BILLINGS – The Environmental Protection Agency could relinquish its lead role overseeing Exxon Mobil’s oil spill into the Yellowstone River by the end of the week, leaving the state to coordinate the remainder of the cleanup, federal and state officials said Thursday.
EPA on-scene coordinator Steve Merritt said the energy company has cleaned up almost all areas marred with heavy to moderate amounts of crude oil following the July 1 spill near Laurel. He says EPA’s personnel in Montana could be gone by the end of the week, although the agency will continue monitoring.
“They (Exxon Mobil) still have people out there to take care of the remaining segments,” Merritt said. “If there are Clean Water Act concerns that warrant federal attention, we’ll be back.”
Daily operations would be coordinated between the Montana Department of Environmental Quality and Exxon Mobil Pipeline Co.
The EPA’s transition out of the cleanup comes after the DEQ recently notified Exxon Mobil that the 1,000 barrel spill likely violated several state pollution laws.
The violations include the unlawful discharge of crude oil into state waters without a permit, causing prohibited pollutants including a visible oil sheen to enter state waters and the unlawful presence of solid wastes such as crude oil on lands surrounding the river, according to the letter from DEQ enforcement division head John Arrigo.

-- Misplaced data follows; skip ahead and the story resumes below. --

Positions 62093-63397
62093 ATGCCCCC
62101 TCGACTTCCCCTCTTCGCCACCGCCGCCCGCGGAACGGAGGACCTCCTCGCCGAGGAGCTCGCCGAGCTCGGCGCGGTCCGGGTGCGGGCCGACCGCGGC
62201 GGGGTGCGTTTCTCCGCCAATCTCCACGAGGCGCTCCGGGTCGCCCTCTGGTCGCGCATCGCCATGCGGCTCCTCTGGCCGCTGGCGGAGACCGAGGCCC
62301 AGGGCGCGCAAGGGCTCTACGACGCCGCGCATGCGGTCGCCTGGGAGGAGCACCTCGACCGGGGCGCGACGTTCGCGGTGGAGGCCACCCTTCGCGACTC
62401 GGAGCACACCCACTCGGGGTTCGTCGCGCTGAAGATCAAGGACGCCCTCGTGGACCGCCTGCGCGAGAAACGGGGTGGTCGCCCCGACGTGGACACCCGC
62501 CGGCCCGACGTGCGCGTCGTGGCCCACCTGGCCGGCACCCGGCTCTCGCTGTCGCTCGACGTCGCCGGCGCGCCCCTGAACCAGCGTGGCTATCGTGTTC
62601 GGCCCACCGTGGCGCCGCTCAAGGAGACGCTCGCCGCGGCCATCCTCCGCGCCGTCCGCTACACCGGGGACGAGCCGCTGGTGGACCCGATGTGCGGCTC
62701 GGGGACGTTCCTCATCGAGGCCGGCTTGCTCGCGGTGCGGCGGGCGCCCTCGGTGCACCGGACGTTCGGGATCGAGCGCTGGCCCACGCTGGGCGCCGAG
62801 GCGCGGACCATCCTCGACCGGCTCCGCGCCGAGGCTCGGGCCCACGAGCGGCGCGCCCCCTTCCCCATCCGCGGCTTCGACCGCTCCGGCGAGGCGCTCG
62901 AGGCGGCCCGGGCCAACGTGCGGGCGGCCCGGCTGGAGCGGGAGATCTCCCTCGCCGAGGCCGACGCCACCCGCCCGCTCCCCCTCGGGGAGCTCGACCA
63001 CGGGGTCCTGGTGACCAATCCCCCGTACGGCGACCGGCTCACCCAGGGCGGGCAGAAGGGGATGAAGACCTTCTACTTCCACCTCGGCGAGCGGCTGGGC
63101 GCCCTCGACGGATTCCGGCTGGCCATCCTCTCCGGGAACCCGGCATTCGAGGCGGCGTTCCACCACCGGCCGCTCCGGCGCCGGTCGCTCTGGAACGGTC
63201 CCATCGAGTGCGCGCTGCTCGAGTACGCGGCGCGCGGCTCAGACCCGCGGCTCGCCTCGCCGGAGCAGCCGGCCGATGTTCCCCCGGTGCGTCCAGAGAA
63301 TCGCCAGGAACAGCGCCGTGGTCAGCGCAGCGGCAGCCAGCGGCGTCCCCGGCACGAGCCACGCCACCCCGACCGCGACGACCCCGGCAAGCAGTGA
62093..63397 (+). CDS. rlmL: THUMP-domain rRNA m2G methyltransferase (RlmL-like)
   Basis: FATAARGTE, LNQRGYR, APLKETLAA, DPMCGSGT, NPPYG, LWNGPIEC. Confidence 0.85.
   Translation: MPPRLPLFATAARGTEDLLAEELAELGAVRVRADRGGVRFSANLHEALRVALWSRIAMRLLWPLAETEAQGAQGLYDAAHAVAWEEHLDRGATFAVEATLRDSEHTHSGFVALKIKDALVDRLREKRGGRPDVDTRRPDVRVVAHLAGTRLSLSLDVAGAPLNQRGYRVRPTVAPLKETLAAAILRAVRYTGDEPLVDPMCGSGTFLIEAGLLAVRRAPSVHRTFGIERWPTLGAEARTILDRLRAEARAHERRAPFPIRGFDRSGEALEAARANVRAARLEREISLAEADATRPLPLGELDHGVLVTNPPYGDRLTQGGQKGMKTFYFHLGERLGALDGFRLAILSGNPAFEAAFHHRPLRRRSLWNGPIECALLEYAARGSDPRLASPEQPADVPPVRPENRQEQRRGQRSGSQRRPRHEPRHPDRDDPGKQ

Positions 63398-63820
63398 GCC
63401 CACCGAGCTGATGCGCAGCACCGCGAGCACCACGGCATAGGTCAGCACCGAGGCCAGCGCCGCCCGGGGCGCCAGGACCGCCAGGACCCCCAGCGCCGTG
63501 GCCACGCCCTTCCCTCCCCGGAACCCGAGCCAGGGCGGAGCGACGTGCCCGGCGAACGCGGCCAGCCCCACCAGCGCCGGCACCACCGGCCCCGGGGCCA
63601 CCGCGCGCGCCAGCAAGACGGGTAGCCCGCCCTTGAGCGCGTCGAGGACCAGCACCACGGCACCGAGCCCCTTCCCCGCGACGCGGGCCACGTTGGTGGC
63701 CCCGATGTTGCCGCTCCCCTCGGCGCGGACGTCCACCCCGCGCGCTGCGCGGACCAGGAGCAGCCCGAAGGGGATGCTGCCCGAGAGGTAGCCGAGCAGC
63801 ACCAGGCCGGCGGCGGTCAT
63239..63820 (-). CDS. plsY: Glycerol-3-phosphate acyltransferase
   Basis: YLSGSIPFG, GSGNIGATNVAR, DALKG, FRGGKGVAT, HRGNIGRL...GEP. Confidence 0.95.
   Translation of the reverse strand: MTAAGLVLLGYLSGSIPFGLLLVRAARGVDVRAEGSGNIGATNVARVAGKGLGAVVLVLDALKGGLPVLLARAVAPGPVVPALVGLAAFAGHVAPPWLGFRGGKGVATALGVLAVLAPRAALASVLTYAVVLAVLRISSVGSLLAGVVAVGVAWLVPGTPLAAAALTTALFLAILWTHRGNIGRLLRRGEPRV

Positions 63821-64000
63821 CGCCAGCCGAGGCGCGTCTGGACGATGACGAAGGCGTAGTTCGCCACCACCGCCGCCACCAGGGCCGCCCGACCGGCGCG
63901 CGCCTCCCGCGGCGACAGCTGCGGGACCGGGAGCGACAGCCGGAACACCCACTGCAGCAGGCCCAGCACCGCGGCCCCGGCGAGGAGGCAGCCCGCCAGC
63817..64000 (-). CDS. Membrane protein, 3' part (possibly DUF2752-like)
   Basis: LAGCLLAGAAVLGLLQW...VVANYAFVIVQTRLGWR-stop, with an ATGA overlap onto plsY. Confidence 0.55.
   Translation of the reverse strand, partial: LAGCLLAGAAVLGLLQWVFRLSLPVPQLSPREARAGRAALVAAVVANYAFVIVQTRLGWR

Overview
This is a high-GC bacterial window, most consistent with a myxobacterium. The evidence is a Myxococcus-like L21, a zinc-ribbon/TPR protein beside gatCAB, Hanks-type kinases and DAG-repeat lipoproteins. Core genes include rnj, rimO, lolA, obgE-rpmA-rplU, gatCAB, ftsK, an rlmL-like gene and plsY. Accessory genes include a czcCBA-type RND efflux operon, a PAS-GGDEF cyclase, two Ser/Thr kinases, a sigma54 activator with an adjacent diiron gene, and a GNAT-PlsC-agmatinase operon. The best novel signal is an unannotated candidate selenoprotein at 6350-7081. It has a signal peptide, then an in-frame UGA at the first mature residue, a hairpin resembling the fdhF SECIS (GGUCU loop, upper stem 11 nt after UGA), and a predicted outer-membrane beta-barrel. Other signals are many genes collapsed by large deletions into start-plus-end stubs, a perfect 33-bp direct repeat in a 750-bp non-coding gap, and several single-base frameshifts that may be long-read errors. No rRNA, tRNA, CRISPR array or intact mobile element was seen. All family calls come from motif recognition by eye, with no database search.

No fines or other sanctions have yet been levied.
An estimated 620 Exxon Mobil contractors are working along dozens of miles of riverbank that were fouled by oil from the spill. That’s down from more than 1,000 workers at the peak of the cleanup.
The number of federal employees overseeing that effort peaked at 25 people in early July.
Montana DEQ deputy chief Tom Livers said the loss of the EPA’s on-the-ground presence in Montana was not a major concern as the cleanup narrows to remaining areas with only light oil or oil staining on vegetation.
“I’m less concerned about the bureaucracy surrounding the effort as making sure things get wrapped up. We want to make sure any problem areas are dealt with,” Livers said.
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